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PA Superior Court Affirms Decision Limiting Mechanics’ Liens on Multiple Parcels

On January 29, 2016, in a non-precedential opinion, the Pennsylvania Superior Court affirmed a decision by the Lycoming County Court of Common Pleas that limited a contractor’s ability to obtain a Mechanics’ Lien for work performed on multiple parcels of land.  In Linde Corp. v. Black Bear Prop., LP, 2015 Pa. Dist. & Cnty. Dec. LEXIS 389 (Pa. County Ct. 2015), the trial court decided the following issues: (1) who was the true owner of four parcels of land located in Lycoming County for the purposes of filing a Mechanics’ Lien; and (2) whether all four parcels were eligible for inclusion in the Lien.

Black Bear Property and a number of its subsidiaries and/or related entities (collectively “BB”) hired Linde Corporation (“Linde”) to construct a pumping station on three parcels of land in Lycoming County. The pumping station was designed to draw water from the Lycoming Creek for sale to companies involved in hydraulic facturing operations. Electrical wiring providing the completed pumping station with power was routed through an existing structure on a fourth parcel, Parcel 151, which was contiguous to the three parcels on which the pumping station was actually built. Linde sought to impose a Mechanics’ Lien on all four parcels after it completed its work on the pumping station but was only partially paid.

Stewart Dibble was the previous owner of the three parcels on which the pumping station was built, and had apparently agreed to transfer ownership of those parcels to BB for a 25% ownership interest in the BB entities. BB argued at trial that Linde’s Mechanics’ Lien was invalid because Linde’s contract was with BB, a tenant, not the owner, Dibble. See 49 P.S. § 1303 (stating that “[n]o lien shall be allowed against the estate of an owner in fee by reason of any consent given by such owner to a tenant to improve the leased premises unless it shall appear in writing signed by such owner that the erection, construction, alteration or repair was in fact for the immediate use and benefit of the owner”). Dibble never provided such written consent and BB argued that Dibble had an “oral lease” with BB. BB claimed that the final transfer of ownership from Dibble to BB had not occurred (although BB admitted that Dibble did own a 25% interest in the BB entities) because the conveyance was contingent upon the performance of certain occurrences that never transpired. Although a deed memorializing the transfer was executed, it was never recorded or delivered.

The Trial Court ultimately determined that Linde’s Mechanics’ Lien was valid because BB was the constructive owner of the three parcels, but declined to extend the lien to Parcel 151. On appeal, the Superior Court affirmed the Trial Court’s ruling.

Regarding BB’s constructive ownership of the three parcels, the Superior Court confirmed that the Trial Court’s factual findings adequately demonstrated that BB was an owner, not a lessee. Specifically, the Trial Court repeatedly determined that BB’s witnesses lacked credibility and regularly offered contradictory and confusing testimony regarding the terms of Dibble’s supposed “oral lease” to BB. Additionally, the Trial Court noted that, in a companion case filed in Luzerne County, BB specifically asserted that Dibble held no ownership interest in the three parcels. Finding no error of law in the Trial Court’s findings or rationale, the Superior Court affirmed that BB was the constructive owner of the three parcels and that Linde’s Mechanics’ Lien was proper.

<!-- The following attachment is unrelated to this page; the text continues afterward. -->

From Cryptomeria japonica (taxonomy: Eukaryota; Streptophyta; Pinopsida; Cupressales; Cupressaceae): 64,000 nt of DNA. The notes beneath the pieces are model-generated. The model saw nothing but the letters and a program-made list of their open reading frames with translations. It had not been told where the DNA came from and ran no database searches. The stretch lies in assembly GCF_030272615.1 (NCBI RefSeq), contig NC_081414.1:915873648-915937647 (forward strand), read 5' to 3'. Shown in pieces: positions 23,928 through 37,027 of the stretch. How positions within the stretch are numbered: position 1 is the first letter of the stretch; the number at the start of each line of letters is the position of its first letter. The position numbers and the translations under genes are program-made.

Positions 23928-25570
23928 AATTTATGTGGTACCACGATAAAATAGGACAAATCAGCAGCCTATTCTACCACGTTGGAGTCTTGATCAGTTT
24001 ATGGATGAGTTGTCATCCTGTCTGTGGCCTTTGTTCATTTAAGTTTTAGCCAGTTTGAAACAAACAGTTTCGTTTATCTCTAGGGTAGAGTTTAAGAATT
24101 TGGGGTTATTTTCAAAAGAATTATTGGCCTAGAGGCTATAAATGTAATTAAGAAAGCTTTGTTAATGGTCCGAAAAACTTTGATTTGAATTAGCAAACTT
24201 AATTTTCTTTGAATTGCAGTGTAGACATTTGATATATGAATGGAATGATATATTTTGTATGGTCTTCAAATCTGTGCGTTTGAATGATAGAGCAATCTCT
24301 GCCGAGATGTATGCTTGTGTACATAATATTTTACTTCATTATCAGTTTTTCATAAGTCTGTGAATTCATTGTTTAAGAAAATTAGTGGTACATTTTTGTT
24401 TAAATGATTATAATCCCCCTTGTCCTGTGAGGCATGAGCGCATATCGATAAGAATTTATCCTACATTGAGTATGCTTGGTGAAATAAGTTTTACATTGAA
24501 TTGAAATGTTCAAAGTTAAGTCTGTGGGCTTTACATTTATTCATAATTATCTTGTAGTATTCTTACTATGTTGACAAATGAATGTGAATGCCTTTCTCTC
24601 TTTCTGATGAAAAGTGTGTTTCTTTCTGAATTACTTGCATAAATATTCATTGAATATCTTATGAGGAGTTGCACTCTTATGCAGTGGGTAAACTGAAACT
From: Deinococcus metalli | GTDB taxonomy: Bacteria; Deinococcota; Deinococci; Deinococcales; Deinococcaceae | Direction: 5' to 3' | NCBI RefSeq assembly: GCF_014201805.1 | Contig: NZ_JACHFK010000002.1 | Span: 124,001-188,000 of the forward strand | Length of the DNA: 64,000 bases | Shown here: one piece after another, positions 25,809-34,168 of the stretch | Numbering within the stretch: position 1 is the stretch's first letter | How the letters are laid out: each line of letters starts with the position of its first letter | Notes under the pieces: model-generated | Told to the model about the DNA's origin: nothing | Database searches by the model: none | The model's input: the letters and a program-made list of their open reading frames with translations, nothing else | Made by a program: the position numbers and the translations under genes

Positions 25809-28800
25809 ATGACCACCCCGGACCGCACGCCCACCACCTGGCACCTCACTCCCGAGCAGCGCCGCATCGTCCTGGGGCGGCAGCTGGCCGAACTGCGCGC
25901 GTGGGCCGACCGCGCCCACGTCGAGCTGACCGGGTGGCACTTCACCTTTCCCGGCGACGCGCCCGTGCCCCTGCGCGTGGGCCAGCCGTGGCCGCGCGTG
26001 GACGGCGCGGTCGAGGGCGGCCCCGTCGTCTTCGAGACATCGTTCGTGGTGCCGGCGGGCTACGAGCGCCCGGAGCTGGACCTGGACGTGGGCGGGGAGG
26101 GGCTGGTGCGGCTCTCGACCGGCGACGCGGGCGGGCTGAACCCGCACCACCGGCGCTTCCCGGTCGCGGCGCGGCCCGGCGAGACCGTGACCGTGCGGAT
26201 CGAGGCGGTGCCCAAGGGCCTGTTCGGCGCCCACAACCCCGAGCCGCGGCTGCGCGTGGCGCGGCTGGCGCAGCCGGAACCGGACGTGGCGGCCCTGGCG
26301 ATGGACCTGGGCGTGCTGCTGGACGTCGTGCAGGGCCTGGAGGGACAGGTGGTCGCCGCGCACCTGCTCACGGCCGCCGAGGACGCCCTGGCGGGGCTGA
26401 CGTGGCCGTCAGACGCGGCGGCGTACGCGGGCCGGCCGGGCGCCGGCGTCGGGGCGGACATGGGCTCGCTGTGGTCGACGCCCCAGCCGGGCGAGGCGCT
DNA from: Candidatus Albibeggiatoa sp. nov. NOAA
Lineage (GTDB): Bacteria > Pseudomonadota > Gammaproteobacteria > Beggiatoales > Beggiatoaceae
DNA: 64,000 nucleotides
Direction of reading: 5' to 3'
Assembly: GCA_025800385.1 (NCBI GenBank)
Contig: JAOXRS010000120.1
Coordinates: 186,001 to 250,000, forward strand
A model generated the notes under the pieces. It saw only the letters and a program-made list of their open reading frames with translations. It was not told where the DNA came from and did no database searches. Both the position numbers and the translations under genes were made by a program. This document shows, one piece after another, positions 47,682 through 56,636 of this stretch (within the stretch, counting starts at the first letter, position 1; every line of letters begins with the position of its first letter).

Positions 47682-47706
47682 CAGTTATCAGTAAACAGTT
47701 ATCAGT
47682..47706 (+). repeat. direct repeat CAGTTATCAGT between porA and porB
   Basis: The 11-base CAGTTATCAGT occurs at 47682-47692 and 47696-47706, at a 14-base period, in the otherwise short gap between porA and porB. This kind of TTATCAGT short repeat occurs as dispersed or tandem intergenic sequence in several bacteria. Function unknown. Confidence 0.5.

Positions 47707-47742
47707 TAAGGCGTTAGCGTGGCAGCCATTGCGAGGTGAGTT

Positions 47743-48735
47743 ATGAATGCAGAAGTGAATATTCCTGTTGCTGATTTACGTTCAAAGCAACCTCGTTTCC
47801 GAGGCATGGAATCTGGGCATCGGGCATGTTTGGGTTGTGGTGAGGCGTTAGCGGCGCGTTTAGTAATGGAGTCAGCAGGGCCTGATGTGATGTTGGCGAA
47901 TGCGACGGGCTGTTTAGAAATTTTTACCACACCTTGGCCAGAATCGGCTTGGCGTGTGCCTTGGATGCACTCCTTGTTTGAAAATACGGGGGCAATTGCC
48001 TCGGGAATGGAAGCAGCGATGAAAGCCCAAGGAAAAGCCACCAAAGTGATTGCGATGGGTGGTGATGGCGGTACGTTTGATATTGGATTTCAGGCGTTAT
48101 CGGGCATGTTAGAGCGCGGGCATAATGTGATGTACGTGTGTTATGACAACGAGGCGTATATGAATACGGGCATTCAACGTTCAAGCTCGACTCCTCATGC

Regarding the inclusion of Parcel 151 in the Lien, the Trial Court held that Linde was only entitled to include the value of the work relating to the electrical wiring in the amount of the Lien. Under 49 P.S. § 1201, “improvements” eligible for inclusion in Mechanics’ Liens include work relating to “furnishing, excavating for, laying, relaying, stringing and restringing … wires, whether on the property improved or upon other property, in order to supply services to the improvement.” Yet because the Lien Law draws a distinction between work performed on the property itself and work benefitting “other property,” the wiring was not an improvement to Parcel 151 because the work was performed in order to supply services to the improvement – the pumping station – located on a different parcel.

Furthermore, the wiring work did not rise to the level of an “improvement, substantial additional, or adaptation of an existing improvement” sufficient to justify the inclusion of the entirety of Parcel 151 in the Lien. The wiring providing electricity to the pumping station was run through a junction box that previously existed in the structure on Parcel 151. Therefore, the wiring did not affect a material change to Parcel 151 or the previously existing structure and the work was incidental to the property. After determining that precedent cited by BB did not apply to the instant situation because Parcel 151, while joining the other three parcels, was not directly affected by the improvements at issues and received no demonstrable benefit therefrom, the Superior Court affirmed the Trial Court’s holding.

Points to keep in mind: (1) a party may be deemed the constructive owner of property subject to improvements even in the absence of a recorded or delivered deed; and (2) a parcel of land may only be subjected to a lien if the relevant work and improvements associated convey a demonstrable benefit to that parcel.